I sense that a lot of very seasoned players are griping about the LFD tool (and the idiots they meet while in randoms), and now about the new weekly raid quests. There are a variety of reasons to complain, from being encouraged to group with potentially unqualified players, to being encouraged to revisit old content for badges.
I can understand how the experienced players feel, truly. Time is a precious commodity, and to have it wasted is, at times, painful.
However, I think that I can see the wisdom in what Blizzard is doing, with the LFD tool, and also with the weekly raid quests. In one respect, they seem to be applying the philosophy that “a rising tide lifts all boats.” By giving more players exposure to more content, ultimately, there will be more qualified players. Knowledge spreads virally, so the more people experiencing content, the more knowledge is spread, and the level of gameplay continues to go up. This pushes Blizzard to continue to develop new content, of course, which is a great cycle for them to be in, business-wise. I would love to be able to be a fly on the wall in Blizz operations meetings where they discuss play statistics, and how they’ve changed over the last few months.
With the weekly raid quests, if you think about it, the way the emblem system works currently, a new player leveling to 80 could easily just farm for emblems, never having raided, and then once their armor is of sufficient qualify, begin to try to do end-content raids. However, what they are missing is the experience that all of the seasoned players have accumulated with fight tactics and general raid skills gained during the progression through earlier content. Weekly raid quests will help those of us in that category to “catch up,” while working on our gear to allow us into the ICC raid content. Personally, I need to start even lower than some of those weekly raid quests to just even get the hang of how a raid flows…..the thought of stepping right into Ulduar, which is this week’s quest, is pretty daunting, and I’m not sure if my gear would pass at this point. But the basic point is, Blizzard is giving us an opportunity to work toward greater skill proficiency, and the hardcore individuals who really don’t feel comfortable supporting newbish types, can always run with their guilds or groups of friends whose skill levels they feel comfortable with.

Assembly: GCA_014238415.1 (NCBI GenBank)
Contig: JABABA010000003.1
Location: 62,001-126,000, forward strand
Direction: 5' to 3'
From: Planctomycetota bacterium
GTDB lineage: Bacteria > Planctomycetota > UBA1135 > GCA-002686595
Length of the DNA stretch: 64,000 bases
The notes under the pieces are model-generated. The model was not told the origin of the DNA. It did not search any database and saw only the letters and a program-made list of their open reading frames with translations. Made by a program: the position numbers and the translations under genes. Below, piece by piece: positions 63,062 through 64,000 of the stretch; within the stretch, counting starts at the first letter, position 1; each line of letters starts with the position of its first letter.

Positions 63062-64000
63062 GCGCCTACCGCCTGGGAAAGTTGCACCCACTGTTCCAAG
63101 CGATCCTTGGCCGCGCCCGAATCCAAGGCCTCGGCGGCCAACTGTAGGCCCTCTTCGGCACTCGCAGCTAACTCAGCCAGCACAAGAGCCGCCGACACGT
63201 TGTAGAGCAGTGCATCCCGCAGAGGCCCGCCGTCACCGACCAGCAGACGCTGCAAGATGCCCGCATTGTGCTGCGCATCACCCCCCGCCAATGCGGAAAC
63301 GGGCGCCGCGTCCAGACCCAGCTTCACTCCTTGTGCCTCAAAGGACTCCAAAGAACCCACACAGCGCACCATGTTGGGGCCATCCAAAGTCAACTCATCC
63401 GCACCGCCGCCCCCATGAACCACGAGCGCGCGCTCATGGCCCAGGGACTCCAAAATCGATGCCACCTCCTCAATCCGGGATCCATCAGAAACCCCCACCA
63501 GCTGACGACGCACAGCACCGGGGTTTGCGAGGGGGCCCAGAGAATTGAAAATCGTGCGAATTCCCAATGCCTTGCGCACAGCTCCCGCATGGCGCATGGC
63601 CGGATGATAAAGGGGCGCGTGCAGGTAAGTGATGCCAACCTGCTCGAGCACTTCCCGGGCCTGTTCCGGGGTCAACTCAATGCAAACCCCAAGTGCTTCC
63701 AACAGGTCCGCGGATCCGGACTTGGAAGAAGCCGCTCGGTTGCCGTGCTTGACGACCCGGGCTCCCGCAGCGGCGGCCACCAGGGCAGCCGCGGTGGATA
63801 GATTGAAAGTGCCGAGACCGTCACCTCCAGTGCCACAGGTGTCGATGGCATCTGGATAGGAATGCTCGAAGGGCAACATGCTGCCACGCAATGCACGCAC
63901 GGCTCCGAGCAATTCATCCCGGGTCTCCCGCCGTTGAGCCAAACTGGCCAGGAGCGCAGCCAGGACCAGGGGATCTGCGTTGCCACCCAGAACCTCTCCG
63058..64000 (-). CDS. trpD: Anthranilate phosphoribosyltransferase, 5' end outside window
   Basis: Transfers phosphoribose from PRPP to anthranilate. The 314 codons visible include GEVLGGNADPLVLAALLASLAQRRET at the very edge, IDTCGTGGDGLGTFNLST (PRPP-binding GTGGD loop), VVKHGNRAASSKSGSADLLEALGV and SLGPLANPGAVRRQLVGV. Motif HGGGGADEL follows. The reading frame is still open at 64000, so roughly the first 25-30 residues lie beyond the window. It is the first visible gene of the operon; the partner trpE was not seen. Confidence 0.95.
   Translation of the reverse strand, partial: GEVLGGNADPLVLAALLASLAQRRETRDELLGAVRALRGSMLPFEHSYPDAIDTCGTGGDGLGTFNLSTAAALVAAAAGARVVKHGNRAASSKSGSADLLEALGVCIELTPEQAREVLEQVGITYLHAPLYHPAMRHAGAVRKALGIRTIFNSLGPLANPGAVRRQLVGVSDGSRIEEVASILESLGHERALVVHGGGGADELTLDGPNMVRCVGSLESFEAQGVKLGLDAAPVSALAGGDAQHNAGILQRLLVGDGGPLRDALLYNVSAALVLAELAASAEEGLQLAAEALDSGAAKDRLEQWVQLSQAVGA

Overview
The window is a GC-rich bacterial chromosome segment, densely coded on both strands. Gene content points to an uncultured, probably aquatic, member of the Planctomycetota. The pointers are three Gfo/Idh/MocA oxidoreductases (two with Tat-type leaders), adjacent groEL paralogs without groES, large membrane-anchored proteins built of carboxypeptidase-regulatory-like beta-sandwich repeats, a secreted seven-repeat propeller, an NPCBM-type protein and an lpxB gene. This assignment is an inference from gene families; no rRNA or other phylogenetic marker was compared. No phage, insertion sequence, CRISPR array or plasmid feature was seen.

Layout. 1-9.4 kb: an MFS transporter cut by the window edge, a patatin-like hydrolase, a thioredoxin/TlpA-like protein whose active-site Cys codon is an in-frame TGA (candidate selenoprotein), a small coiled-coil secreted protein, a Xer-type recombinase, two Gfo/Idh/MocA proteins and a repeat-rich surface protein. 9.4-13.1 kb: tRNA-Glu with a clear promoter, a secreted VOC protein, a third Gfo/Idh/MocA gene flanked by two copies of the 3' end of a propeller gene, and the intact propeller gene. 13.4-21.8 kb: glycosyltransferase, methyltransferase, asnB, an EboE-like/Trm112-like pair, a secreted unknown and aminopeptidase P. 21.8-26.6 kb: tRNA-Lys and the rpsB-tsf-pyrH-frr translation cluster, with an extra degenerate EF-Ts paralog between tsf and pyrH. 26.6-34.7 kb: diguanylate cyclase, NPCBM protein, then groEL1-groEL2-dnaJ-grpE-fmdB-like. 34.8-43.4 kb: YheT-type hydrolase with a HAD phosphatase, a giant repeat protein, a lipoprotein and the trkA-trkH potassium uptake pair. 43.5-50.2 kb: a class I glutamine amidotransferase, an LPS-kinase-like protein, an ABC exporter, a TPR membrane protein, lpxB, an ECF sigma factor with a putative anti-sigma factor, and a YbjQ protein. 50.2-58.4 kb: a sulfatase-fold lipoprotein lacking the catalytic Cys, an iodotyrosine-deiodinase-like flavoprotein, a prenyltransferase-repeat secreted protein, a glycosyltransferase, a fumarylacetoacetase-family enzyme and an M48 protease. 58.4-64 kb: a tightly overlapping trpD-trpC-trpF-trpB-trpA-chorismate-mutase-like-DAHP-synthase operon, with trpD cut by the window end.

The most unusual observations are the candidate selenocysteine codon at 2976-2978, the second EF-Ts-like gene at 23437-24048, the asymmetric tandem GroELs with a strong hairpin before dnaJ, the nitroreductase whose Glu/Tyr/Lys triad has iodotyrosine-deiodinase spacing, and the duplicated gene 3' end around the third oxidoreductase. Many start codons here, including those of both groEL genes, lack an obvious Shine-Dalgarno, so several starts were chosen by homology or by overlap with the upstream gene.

Kurn at Kurn’s Corner, had some pretty awful experiences in PuG’s recently, so I really sympathize. However, out of that negative experience came Kurn’s suggestion that Blizzard create some sort of in-game training modules, that would allow players to learn basic skills of their class, and how to use them in fights. I have long wished that there were training dummies for healers like the ones for the dps folks. I think that a boot camp tool for class skills, as well as for raiding would be an exceptional way for Blizzard to bridge the gap of frustration between hardcore and casual players, although it will never totally eliminate it. Some folks won’t ever be motivated to improve their game play, and frankly, that has to be okay, because it is their subscriptions that pay for our new releases too. Others have suggested Easy/Hard mode realms, which is another great idea, too, although segregating folks might tend to squelch the viral spread of knowledge which will help more players to become better over time.
Anyway, I’ve rambled on long enough, and bottom line is, while PuG life can be really scary and nerve-shattering at times, it is also something I’ve come to cherish in a way. The guildies are getting together more and more, which is great, and perhaps someday soon we’ll be decent enough to attract enough folks to start running some 10-mans, if we can figure out a time to do it, and that will be great.
But for now, I am content to pack up my hobo sack of shabby gear, potions, elixirs, scrolls and buff foods and take to the streets, to see the world and the players in it.